Charting the LAT's decline

In the June issue of Los Angeles, our own Mark Lacter takes a look behind the sagging fortunes of the L.A. Times and finds a set of multifaceted challenges. The paper, he writes, was "booby-trapped for disaster because, paradoxically, its culture was so steeped in success." Of course, Sam Zell's fumbling hasn't helped. The story is online now and at newsstands; here are some excerpts.

The Los Angeles Times took a while to sink so low—go back ten years, to the issue of October 10, 1999, and its ills were already beginning to show....

The news business has been in free fall for some time, in part because of a killer recession but more broadly because arrogant and often incompetent owners and operators didn’t have the smarts to recognize that the world around them was changing. The Times epitomized that attitude. But those institutional and economic challenges have been made considerably worse by Sam Zell, the avaricious real estate tycoon who took over the Times’s parent, Tribune Company, in 2007 in a transaction that even he admits was a mistake....

The Times has become damaged goods, with hundreds of employees laid off, day-to-day reporting severely curtailed, and national and foreign bureaus either shuttered or consolidated with other Tribune dailies. Circulation has plunged from its peak of 1.2 million in 1991 to 739,000, and it’s likely to keep falling in 2009....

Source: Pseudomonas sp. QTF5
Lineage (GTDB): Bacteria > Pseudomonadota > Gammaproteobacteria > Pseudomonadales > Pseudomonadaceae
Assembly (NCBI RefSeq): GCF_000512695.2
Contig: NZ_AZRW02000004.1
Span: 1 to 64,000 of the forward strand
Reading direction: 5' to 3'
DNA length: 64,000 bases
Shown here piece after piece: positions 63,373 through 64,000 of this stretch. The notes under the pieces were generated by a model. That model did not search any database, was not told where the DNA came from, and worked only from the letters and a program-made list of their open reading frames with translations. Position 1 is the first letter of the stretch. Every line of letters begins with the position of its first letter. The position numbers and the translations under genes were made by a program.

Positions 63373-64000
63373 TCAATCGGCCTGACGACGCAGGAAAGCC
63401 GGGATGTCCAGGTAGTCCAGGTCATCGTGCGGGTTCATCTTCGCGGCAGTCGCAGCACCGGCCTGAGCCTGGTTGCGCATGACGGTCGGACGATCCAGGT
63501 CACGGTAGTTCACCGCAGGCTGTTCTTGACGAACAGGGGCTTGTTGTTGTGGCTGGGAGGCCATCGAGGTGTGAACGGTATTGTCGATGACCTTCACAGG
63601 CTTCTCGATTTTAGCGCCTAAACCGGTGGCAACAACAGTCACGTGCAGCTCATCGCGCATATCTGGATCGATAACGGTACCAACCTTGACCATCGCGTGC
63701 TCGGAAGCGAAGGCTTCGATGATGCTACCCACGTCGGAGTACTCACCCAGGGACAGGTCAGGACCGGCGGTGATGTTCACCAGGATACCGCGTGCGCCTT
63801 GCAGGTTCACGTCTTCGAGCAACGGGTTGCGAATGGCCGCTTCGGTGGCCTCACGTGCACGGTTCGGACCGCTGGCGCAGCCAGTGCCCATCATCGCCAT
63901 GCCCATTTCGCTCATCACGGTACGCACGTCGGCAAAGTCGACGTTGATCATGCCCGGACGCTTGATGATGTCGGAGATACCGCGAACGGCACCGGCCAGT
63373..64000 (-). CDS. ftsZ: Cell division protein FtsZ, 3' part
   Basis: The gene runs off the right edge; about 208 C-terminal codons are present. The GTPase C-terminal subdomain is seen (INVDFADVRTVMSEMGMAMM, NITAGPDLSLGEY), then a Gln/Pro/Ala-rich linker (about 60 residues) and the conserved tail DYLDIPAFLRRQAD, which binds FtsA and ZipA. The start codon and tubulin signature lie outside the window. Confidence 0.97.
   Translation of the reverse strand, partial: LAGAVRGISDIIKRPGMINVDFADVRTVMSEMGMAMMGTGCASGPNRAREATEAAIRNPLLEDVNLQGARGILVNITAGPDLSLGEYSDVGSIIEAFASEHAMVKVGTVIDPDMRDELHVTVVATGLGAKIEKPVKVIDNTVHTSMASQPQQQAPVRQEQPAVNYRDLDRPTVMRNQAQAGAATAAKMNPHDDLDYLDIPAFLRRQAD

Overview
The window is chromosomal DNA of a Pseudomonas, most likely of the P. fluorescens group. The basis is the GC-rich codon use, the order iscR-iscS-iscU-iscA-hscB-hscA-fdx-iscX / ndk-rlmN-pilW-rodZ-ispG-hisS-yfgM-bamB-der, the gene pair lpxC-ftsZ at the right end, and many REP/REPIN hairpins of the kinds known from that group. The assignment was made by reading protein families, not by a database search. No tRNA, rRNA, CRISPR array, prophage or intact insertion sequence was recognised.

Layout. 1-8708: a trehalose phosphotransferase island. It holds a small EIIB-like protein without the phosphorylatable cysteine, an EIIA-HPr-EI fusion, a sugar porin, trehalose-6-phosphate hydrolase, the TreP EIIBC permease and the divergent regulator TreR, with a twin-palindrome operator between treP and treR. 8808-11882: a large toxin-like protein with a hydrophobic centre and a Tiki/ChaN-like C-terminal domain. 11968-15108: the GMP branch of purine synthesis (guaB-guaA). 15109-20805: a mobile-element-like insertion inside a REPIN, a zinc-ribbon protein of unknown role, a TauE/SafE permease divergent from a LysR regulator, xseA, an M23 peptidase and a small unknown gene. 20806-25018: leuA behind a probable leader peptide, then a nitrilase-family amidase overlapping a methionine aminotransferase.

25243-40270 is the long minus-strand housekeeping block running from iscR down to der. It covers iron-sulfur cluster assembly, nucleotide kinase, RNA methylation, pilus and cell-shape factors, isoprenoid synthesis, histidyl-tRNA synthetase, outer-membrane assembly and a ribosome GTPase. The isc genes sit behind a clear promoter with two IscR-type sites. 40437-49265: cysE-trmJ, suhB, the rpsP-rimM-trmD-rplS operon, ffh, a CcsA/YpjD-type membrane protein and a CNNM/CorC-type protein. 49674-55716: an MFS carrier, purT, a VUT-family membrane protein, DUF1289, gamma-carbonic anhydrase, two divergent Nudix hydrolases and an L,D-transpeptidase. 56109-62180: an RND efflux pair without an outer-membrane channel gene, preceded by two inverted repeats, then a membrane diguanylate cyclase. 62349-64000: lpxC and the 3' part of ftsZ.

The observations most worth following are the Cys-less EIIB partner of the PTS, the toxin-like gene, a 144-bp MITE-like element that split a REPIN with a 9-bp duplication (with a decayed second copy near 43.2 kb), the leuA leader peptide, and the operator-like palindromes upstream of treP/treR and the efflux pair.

The Times long had been booby-trapped for disaster because, paradoxically, its culture was so steeped in success. A little failure here and there can act as a corporate wake-up call, but with such reliable—and massive—revenue streams there was no incentive to drastically change course. “It’s a classic situation that when you dominate an industry, you don’t appreciate the need to change,” says Janis Heaphy, a former senior vice president of advertising at the Times and until last year the president and publisher of The Sacramento Bee. “You’re sluggish. Everything around you is changing quicker.”


Zell could hardly have placed a worse bet. He got a company in terrible shape, and the employees got an investor with no experience in managing a megabillion-dollar media conglomerate that was committed to serving the public interest.


[Publisher Eddy] Hartenstein isn’t talking about any of this. The former chief executive of DirecTV, whom Zell hired last summer, was not made available for an interview. A Times PR person said my piece was “bound to be negative” and “would not add to the conversation.” Apparently, it’s not only me—the new publisher has advised his executive team, including Stanton, to steer clear of interviews. Leaks to blogs and other news organizations are being regarded as “treason.”

Lacter concludes that the paper "still has a lot going for it."

The Times is not only a newspaper, it’s a one-of-a-kind, nationally known brand, and brands can be money-making commodities, whatever the size and quality of the newsroom (it remains the largest in Southern California). That’s why big-box stores and supermarkets continue to stuff their advertising inserts in the Sunday edition and why NBC chose to pay a premium for that front-page treatment.

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